Pulmonary hypertension is increasingly recognised as a complication of premature birth. This study aims to investigate B-type natriuretic peptide as a possible biomarker of rising pulmonary artery pressure in premature infants. It has the potential to allow clinicians to stratify infants risk of pulmonary hypertension and better identify which infants require further investigation.
This project will bring more than a decade of basic science research in the Department of Immunology and Microbiology at the University of Otago to a high-quality clinical trial on the prevention of tonsillitis in children with recurrent infections (Walls, Power & Tagg, 2003). Recurrent tonsillitis is one of the major indications for tonsillectomy in children. The primary objective of this research is to establish if the use of probiotics can reduce the burden of disease, and as a consequence, the need for surgical intervention.
This is a multi-faceted study looking at different aspects of Inflammatory Bowel disease in children and young adolescents including; disease outcomes, disease patterns, genetics and the development of new and better ways to monitor progress over time.
This study will show whether a mobile health app designed for children with Inflammatory Bowel Disease can help them learn about their disease and treatment. The app has been designed to help improve treatment adherence, increase knowledge, and encourage symptom tracking.
Cystic Fibrosis (CF) is the most common lethal genetic disease in the Caucasian population. Poor nutrition in these patients is not only strongly linked to poorer lung function but is an independent risk factor for early death. The purpose of this study is to use non-invasive tests (measuring inflammatory (S100) proteins in the stool) to define the frequency and extent of gut inflammation in a group of children with CF and to correlate these with growth and other factors that can affect nutrition such as gut symptoms.
This study extends the use of robust, proven methodology to create a New Zealand-wide paediatric inflammatory bowel disease (IBD) repository.
The overall objectives of these studies were to define nutritional status in hospitalised children of developing and developed countries (Iran and NZ) and assess the validity of Nutritional Risk Screening (NRS) tools in recognition of malnutrition.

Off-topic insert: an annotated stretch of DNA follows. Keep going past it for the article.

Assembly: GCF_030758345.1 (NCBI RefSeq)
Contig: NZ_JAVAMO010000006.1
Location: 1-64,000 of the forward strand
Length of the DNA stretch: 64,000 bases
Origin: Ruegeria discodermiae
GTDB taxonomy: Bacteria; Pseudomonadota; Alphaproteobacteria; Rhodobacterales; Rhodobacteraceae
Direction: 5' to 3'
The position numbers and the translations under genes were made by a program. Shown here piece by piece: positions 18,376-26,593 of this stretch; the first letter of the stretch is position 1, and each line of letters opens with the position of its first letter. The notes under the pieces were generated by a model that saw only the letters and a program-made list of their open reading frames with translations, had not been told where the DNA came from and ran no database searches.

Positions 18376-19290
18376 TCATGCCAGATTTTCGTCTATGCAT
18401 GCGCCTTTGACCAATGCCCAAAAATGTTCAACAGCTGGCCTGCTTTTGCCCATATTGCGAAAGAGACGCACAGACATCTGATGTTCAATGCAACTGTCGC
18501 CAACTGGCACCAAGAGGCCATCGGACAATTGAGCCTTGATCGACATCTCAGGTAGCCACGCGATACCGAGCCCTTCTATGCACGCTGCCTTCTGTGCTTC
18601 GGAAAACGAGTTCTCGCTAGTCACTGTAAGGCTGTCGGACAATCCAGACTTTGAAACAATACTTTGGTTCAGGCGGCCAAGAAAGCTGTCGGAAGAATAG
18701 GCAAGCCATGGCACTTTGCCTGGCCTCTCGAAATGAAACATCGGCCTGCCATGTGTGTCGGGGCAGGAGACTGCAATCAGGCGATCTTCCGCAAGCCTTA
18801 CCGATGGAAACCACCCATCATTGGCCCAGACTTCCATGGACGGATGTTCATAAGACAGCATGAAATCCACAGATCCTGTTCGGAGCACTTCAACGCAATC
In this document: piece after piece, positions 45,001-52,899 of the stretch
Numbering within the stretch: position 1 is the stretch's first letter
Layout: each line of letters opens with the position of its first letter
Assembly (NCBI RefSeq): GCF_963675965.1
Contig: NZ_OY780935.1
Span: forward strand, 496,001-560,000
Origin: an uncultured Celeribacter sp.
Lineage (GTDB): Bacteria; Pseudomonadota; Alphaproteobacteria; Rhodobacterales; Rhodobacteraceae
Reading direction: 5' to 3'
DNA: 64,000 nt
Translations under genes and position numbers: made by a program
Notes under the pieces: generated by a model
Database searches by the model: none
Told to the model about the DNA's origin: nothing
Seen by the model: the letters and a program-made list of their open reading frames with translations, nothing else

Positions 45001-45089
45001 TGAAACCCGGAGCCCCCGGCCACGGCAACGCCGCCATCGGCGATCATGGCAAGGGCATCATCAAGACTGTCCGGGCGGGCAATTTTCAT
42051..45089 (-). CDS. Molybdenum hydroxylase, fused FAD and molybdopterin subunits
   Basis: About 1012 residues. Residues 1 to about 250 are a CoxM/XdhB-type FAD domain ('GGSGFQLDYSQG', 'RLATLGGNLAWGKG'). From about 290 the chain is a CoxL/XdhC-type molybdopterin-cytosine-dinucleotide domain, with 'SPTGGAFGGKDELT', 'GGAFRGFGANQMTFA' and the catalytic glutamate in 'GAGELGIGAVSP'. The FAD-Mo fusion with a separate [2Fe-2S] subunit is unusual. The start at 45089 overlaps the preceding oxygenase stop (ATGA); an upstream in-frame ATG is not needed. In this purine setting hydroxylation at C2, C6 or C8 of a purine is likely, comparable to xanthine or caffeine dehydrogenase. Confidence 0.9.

The purpose of the study is gain a greater understanding of how nutritional therapy affects gut inflammation during active Crohn’s disease. It will help us to further understand the impact nutritional therapy has in adults on disease inflammation, control of disease and quality of life.
The purpose of this study is to assess habitual dietary intake and subsequent nutritional status of children with diagnosed IBD and their siblings without IBD who live within the Canterbury Catchment area.
We are looking at health and developmental outcomes in young adulthood for New Zealand children born in 1986 who were born very early (premature) or of very low birthweight (less than 1500 grams)
PEDAGREE is a research network linking people with research interests in gastroenterology, hepatology and nutrition in children and adolescents across Australasia.
The Research for Children Aotearoa (RCA) Collaborative brings together established Research Institutes, organisations and communities to advance equitable, innovative, world-leading research for children. Proudly supported by Te Papa Hauora, this Collaborative fosters research excellence across disciplines to strengthen impact across clinical, medical, sociological and educational domains.
This study will examine the safety of giving Tdap vaccination to pregnant women in Canterbury and look at the health of infants born to these mothers in their first year of life.
The CREATE Trial is a ground-breaking study in the treatment of type one diabetes. It is a randomised controlled trial of an open-source, community-built algorithm for automated insulin delivery. This technology allows for improvement in control of blood glucose and reduces the burden of care for people with type one diabetes.